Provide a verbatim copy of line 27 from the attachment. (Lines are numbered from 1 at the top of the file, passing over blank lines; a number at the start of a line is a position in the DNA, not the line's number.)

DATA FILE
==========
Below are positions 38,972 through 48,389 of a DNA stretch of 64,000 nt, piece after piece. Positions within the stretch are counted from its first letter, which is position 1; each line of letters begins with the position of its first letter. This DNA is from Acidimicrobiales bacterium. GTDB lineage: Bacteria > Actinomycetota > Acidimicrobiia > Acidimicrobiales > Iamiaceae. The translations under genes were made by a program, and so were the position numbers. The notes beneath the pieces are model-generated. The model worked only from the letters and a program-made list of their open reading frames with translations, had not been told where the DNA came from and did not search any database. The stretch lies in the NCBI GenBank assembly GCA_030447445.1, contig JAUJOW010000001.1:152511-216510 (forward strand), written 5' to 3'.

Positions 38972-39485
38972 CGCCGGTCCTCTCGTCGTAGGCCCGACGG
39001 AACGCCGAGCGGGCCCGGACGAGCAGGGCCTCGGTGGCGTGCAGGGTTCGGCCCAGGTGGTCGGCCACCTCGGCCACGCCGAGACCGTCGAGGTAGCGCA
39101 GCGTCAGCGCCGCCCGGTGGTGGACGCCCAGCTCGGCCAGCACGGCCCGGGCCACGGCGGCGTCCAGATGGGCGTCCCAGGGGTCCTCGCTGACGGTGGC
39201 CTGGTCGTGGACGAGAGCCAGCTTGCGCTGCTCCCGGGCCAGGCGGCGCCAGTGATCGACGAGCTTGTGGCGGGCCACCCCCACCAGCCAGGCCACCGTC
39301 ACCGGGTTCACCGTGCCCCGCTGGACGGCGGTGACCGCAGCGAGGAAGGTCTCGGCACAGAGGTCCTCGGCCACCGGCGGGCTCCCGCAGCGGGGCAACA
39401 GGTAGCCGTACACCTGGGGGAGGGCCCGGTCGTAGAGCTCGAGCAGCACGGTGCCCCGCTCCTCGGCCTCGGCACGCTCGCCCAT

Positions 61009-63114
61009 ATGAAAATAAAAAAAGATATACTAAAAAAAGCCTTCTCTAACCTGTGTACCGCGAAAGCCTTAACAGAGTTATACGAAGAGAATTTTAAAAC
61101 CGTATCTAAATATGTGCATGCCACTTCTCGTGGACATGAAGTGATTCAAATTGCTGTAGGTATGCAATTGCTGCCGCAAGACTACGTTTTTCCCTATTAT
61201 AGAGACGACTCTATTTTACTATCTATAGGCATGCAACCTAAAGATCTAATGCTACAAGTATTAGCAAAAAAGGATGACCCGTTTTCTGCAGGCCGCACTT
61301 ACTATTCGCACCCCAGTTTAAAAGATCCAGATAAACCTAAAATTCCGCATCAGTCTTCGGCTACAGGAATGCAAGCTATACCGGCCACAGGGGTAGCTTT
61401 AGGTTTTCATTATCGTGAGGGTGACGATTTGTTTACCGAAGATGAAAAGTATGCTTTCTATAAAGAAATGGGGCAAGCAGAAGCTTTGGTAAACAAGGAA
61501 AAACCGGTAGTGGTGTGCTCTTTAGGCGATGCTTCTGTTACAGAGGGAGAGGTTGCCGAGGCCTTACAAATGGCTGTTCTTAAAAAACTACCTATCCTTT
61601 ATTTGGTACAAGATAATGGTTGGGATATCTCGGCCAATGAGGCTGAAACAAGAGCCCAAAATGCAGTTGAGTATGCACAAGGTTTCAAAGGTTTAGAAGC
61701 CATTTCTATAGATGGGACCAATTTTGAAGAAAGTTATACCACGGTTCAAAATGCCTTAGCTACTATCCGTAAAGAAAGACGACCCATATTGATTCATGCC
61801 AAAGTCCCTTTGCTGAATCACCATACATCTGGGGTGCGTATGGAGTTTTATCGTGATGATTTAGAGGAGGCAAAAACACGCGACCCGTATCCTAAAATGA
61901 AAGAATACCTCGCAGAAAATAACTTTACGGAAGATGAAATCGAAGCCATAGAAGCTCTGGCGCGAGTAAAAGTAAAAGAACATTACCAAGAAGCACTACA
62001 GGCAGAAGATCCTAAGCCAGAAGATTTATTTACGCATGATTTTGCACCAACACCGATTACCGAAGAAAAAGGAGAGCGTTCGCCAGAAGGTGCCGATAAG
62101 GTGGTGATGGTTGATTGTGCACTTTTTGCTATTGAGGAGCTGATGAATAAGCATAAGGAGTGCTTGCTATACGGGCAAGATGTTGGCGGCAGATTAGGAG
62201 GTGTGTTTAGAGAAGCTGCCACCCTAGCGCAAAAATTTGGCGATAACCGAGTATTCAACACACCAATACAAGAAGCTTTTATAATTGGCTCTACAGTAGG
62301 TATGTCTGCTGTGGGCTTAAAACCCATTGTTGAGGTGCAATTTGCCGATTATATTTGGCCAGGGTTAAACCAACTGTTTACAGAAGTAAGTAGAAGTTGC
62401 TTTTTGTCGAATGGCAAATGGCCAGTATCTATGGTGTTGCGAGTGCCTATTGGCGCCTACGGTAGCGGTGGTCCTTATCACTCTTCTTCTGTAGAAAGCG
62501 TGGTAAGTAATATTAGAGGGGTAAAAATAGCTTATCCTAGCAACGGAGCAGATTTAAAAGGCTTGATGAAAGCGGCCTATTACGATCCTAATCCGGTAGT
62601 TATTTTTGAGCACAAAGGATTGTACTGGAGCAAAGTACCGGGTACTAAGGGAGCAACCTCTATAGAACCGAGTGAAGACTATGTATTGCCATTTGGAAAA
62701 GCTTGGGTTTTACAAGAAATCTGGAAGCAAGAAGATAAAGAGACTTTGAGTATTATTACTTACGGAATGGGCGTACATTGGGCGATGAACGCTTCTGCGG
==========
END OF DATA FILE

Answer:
62701 GCTTGGGTTTTACAAGAAATCTGGAAGCAAGAAGATAAAGAGACTTTGAGTATTATTACTTACGGAATGGGCGTACATTGGGCGATGAACGCTTCTGCGG